“Theodor Geisel, aka Dr. Seuss, expanded our idea of what a children’s book could be. Through fantastical worlds and text both silly and inspiring, Dr. Seuss has always played and continues to play a part in igniting the imaginations of young readers,”said Michael Tamblyn, President and Chief Content Officer, Kobo, in a press release. “It is a part of childhood that every parent looks forward to passing on to their kids and we couldn’t be more pleased to be bringing these essential books to young readers in digital form.”
This offering comes at a time when studies still demonstrate that younger readers tend to not only prefer print when reading self-selected texts, but an alarming study also showed a decrease in reading comprehension when kids were required to read digital editions (as opposed to having selected the ebook for themselves). But why the push for children’s ebooks if they prefer print and perform better with paper? Because the educational landscape is changing dramatically, especially for higher education, and students who aren’t equipped to navigate an environment where their coursework is on device screens may find themselves at a disadvantage. By introducing ebooks at an early age and helping students remain focused on the book throughout its use, these readers will grow up to be better suited to the expectations of an increasing number of colleges and universities.
Kobo is giving $5.00 to libraries for every customer they refer to the platform as part of a new program. Overdrive, Baker & Taylor and 3M Cloud are all offering the ability for patrons to purchase eBooks from Penguin and Simon and Schuster. When books are purchased, retailers such as Kobo actually fulfill the order.
If a customer wants to purchase a personal copy of the title – perhaps because the waiting list is too long, or they want permanent access to the eBook – they will simply click “Buy it Now” and be taken to Kobo to purchase the title. Titles purchased via Kobo are for personal use only and cannot be donated to the library’s collection. An 8% affiliate credit of the total purchase amount will be credited back to your library to use toward your digital collection development.
When a customer clicks the Buy it Now button they have different options to buy the title from a few different resellers. Kobo is betting on libraries to promote their ecosystem, rather than the competition with a straight $5.00 referral fee. This credit will be sent straight to the library and is only paid if the customer is new to Kobo, existing users are disqualified.
Simon & Schuster has rolled out their nationwide eBook strategy for libraries. In order to offer the digital titles to patrons librarians have to offer the ability for their patrons to buy the title. What about consortia? New information has just been revealed that libraries that belong to a consortium will have the hardest time offering the S&S titles.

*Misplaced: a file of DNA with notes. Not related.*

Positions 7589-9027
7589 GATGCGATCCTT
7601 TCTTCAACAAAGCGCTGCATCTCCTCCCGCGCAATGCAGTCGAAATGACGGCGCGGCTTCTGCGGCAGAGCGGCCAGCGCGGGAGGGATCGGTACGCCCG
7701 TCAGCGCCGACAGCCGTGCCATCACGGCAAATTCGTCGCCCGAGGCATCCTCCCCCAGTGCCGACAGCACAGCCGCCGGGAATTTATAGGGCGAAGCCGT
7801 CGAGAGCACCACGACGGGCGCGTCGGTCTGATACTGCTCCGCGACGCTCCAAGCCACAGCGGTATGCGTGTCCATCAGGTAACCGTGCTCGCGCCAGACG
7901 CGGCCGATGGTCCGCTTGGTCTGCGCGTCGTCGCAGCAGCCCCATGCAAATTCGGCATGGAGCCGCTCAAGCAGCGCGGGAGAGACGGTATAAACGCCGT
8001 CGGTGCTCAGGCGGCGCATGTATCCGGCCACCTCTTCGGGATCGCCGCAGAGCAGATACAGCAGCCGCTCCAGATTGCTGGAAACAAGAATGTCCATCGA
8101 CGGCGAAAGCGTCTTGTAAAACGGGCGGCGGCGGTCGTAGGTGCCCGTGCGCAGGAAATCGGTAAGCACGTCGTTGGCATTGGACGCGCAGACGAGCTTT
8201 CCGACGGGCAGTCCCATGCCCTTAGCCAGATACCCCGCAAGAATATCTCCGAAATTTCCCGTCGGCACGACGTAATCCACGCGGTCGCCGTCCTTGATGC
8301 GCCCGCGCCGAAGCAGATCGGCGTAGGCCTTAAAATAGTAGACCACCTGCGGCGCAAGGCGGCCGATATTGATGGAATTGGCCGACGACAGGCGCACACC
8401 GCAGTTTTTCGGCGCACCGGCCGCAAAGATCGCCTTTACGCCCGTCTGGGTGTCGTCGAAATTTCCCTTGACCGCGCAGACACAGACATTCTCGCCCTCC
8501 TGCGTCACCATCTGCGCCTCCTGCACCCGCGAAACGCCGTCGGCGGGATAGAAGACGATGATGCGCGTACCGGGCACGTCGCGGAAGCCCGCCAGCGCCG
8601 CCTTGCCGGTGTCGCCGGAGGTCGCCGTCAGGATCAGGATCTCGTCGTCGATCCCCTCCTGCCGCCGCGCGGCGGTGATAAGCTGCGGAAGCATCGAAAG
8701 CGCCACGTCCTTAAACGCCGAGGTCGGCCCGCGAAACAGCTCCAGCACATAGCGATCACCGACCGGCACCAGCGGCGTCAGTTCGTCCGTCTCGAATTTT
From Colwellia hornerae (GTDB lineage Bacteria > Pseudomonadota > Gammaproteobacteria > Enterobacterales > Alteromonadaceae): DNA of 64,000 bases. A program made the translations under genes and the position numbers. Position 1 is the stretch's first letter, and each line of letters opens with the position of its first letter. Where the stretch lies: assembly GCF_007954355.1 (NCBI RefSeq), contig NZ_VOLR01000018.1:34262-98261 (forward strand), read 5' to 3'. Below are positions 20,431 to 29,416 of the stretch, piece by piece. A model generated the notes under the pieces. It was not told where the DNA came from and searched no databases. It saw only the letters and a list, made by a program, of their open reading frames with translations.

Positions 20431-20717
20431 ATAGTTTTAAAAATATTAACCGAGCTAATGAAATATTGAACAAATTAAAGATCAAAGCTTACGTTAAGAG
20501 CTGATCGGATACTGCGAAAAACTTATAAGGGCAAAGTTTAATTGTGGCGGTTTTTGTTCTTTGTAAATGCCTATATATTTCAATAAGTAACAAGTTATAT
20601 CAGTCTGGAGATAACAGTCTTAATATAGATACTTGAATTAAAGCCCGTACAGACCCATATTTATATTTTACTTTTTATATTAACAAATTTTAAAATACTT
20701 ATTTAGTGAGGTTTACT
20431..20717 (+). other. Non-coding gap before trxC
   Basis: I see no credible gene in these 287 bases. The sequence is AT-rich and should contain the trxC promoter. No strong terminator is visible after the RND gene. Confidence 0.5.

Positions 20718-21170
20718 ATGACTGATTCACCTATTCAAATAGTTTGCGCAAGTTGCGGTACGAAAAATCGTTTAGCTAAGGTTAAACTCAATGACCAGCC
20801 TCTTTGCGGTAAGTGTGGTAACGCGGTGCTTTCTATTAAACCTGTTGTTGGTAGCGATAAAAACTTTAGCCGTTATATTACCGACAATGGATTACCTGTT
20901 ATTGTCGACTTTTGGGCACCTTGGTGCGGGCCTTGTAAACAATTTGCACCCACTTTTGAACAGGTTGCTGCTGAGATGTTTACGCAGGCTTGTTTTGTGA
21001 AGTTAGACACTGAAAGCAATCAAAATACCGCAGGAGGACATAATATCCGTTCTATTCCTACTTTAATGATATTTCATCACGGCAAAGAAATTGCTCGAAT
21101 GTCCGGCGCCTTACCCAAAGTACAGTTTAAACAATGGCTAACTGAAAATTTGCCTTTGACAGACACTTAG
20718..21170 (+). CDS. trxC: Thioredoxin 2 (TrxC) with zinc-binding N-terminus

There are many consortium libraries all over the United States. Some of the larger ones have close to 600 different libraries spread all over a State. They often pool their financial resources and a few collection managers will buy titles and distribute them to all of their members. What libraries don’t know right now is that the entire consortium would have to opt into selling Simon & Schuster eBooks.
This makes collection managers job very difficult, because they have to approach every single library in their network and see if they would be willing to sell books. They basically have to sell the idea that for every title they sell they get fifty cents commission.
K12 librarian Alison Hewett summed up the dire situation by proclaiming “It is hard to believe that publishers think that offering an ebook to a library for only one year softens the blow of having to be a store for them as well. To me it presents an ethical dilemma. Are book talks literary sales pitches now?
Alison is referring to the fact that libraries consortiums can purchase frontlist and backlist titles from Simon & Schuster. These books have a one copy, one loan policy in place but are only valid for one year. After the year is over, librarians have to purchase the title once again.
Libraries that belong to a consortium will undoubtedly be getting sales pitches from the main collection managers that are responsible for furnishing their locations with eBook content. It does not matter if you deal with Overdrive, 3M, BiblioCommons, and Baker & Taylor, you will have to become a retail store to buy S&S titles.
The BiblioTech digital library in Bexar County Texas has officially opened their doors to the public. Patrons will be able to access to over 10,000 eBooks and residents will be able checkout 600 E-readers, 9 laptops and 40 tablets to read them on.
BiblioTech branch manager Catarina Velasquez said if compared it to any other library, you’ll find one major difference. “The biggest difference that you are going to find is that you’re not going to see rows and rows of books. Instead, you’re going to see rows and rows of computers,” said Velasquez. “We have all of our content digital and online.”